contexts typical of virtual engineering, retail, e-health and
defence organisations and of service providers operating
virtualised ICT infrastructures.
The authors acknowledge Srijith Krishnan Nair and Afnan
Ullah Khan at BT Research for their significant contribution to
the development and improvement of the work presented in
The contributions made by the partners in the European
collaborative research projects TrustCOM and BEinGRID are
also acknowledged, along with those made by the
researchers involved in BT's service-oriented infrastructures
In particular, the authors would like to acknowledge Dr
Christian Geuer-Pollmann and Dr Joris Claessens of Microsoft
European Innovation Centre for their contribution in
designing and developing an earlier prototype of an identity
broker in the TrustCoM collaborative research project, and
Erik Rissanen, Dr Babak Sadighi and their teams at SICS and
Axiomatics for their contributions in the area of entitlement
and access management.
We also acknowledge Mark O'Neil, Richard Mooney and
their team at Vordel and Phil Watson and Francois Lascelles
and their team at Layer 7 Technologies for their contribution
in the area XML gateways and policy enforcement. Early
stages of this research were benefited by discussions with
academic partners including Dr Emil Lupu at Imperial
College, Professor David Chadwick at the University of Kent
and Dr Panos Periorellis at the University of Newcastle. Last
but not least, the authors acknowledge Dr Ivan Djordjevic
(now at CA), Dr Leonid Titkov (now at HP) and Andreas
Maierhofer for the contributions they made to the work
presented in this paper while at BT.
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Theo Dimitrakos graduated from the University
of Crete in 1993 and gained a PhD from Imperial
College, London, in 1998. With fifteen years
experience in a wide range of topics relating to
information security and software and systems
engineering, he now leads the SOA Security
Research Group in BT's centre for information
and security systems research. Theo also has a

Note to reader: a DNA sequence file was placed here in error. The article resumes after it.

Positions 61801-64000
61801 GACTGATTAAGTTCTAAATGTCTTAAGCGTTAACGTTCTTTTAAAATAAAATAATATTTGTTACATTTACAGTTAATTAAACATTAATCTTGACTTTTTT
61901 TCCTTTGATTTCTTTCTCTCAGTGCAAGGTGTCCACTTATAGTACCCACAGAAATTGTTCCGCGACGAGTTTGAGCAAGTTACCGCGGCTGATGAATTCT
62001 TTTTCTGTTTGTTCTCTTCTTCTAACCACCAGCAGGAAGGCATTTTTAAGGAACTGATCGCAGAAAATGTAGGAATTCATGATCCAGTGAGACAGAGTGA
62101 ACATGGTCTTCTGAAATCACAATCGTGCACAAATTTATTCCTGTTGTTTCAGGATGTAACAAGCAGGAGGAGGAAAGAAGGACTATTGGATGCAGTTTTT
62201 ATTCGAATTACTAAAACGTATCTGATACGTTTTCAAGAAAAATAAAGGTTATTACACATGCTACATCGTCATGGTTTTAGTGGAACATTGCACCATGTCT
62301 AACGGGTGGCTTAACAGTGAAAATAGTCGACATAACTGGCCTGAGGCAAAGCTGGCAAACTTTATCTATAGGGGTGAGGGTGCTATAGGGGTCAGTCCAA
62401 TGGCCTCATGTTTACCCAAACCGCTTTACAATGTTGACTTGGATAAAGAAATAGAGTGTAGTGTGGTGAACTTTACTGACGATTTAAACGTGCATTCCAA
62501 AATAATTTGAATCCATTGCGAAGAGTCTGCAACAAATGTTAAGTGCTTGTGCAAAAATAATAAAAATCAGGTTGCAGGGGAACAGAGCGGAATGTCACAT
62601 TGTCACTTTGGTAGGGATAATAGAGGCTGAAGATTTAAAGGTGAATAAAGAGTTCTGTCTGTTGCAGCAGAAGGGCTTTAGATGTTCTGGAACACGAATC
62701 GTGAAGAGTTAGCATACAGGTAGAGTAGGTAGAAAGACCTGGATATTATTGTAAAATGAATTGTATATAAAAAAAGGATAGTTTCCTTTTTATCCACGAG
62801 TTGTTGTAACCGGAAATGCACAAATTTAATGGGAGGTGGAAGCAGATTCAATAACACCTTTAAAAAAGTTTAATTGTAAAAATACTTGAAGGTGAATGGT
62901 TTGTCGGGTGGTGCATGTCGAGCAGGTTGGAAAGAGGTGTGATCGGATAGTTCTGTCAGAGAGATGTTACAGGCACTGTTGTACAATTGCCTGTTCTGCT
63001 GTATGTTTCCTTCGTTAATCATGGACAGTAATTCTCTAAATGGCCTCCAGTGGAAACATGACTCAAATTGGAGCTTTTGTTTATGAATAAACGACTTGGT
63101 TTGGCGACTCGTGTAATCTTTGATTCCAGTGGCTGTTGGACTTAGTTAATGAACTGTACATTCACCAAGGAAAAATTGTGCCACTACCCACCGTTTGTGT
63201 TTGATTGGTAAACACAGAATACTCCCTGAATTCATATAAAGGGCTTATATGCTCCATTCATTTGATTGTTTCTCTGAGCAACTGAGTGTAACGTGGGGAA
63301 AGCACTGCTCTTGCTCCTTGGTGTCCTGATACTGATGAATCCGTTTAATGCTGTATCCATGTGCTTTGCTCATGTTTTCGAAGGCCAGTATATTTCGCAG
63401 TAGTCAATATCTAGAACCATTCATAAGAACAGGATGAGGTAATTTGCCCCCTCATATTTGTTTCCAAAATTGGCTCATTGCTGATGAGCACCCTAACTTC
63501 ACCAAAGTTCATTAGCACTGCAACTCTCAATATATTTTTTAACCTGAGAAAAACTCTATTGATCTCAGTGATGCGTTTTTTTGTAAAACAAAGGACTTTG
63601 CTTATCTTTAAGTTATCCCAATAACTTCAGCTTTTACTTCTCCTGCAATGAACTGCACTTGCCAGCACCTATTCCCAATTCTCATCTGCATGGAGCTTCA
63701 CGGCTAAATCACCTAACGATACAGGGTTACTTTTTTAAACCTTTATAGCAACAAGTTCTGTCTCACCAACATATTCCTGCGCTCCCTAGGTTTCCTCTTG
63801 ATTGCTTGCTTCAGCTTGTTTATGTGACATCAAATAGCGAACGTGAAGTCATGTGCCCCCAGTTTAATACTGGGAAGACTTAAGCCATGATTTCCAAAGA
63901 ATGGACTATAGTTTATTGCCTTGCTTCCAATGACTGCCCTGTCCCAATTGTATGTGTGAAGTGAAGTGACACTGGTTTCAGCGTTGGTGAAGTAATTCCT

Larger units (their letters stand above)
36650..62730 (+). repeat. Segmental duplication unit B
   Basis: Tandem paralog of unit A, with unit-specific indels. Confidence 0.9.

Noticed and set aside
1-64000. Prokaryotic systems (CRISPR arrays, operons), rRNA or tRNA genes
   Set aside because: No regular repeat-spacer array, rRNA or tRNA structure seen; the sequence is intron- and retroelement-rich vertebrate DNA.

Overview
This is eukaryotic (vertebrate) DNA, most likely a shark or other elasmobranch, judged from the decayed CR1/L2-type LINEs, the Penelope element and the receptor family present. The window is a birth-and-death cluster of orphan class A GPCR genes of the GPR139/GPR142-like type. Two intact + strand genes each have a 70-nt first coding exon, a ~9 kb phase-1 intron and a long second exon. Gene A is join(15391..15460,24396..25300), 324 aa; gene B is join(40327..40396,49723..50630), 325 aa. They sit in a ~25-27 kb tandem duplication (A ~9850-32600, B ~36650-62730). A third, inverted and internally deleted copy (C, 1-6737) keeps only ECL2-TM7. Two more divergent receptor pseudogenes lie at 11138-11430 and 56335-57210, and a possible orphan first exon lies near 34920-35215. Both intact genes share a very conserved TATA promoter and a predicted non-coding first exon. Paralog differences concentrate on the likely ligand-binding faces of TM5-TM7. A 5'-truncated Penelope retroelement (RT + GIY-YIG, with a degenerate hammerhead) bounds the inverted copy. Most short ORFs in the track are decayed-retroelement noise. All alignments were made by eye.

strong academic background in the areas of
security risk analysis, formal modelling and
applications of semantics and logic in computer
science. He was the scientific coordinator of the
European Union's BEinGRID and TrustCoM
research projects and contributed to a UK
Department of Trade & Industry Foresight project on cyber trust and crime
prevention. The author of more than fifty scientific papers and (co-)editor of
five books and two special editions of technical journals relevant to his interests,
Theo serves as vice-chair of an International Federation for Information
Processing (IFIP) working group on trust management and a member of the
IFIP special interest group on enterprise interoperability.
David Brossard received his MEng from the
Institut National des Sciences Appliquï¿½es in
Lyon, France. He is currently a senior researcher
in the security architectures group of BT's
Centre for Information Systems & Security
Research, where his interests centre on SOA
security and governance. David is a Suncertified
enterprise architect, an affiliate of the
Institute of Information Security Professionals,
a member of the IEEE and is working towards
achieving CISSP accreditation. He has been
actively involved in European Union research
projects including TrustCoM and BEinGRID,
where he leads the security theme. Prior to
joining BT, David worked as architect/designer at Portugalmail, a Portuguese
ISP, working on the company's blogging platform. He also worked for leading
defence company, Thales, in various programming roles.
Pierre de Leusse graduated from the University
of Teesside in 2004 and gained an MSc from
the university the following year. Currently, he
is a PhD student in Newcastle University's
distributed systems group researching
architectures for SOA governance that allow
the secured contextualisation and adaptation
of web services. Previously, while working at
the University of Teesside as a researcher/
consultant, he developed an ontology-based
framework for the automated discovery of web
services. He also managed a number of SOAbased
knowledge transfer projects involving
the university and nearby companies. The
projects were designed mainly to help companies improve the scalability and
adaptability of their software solutions.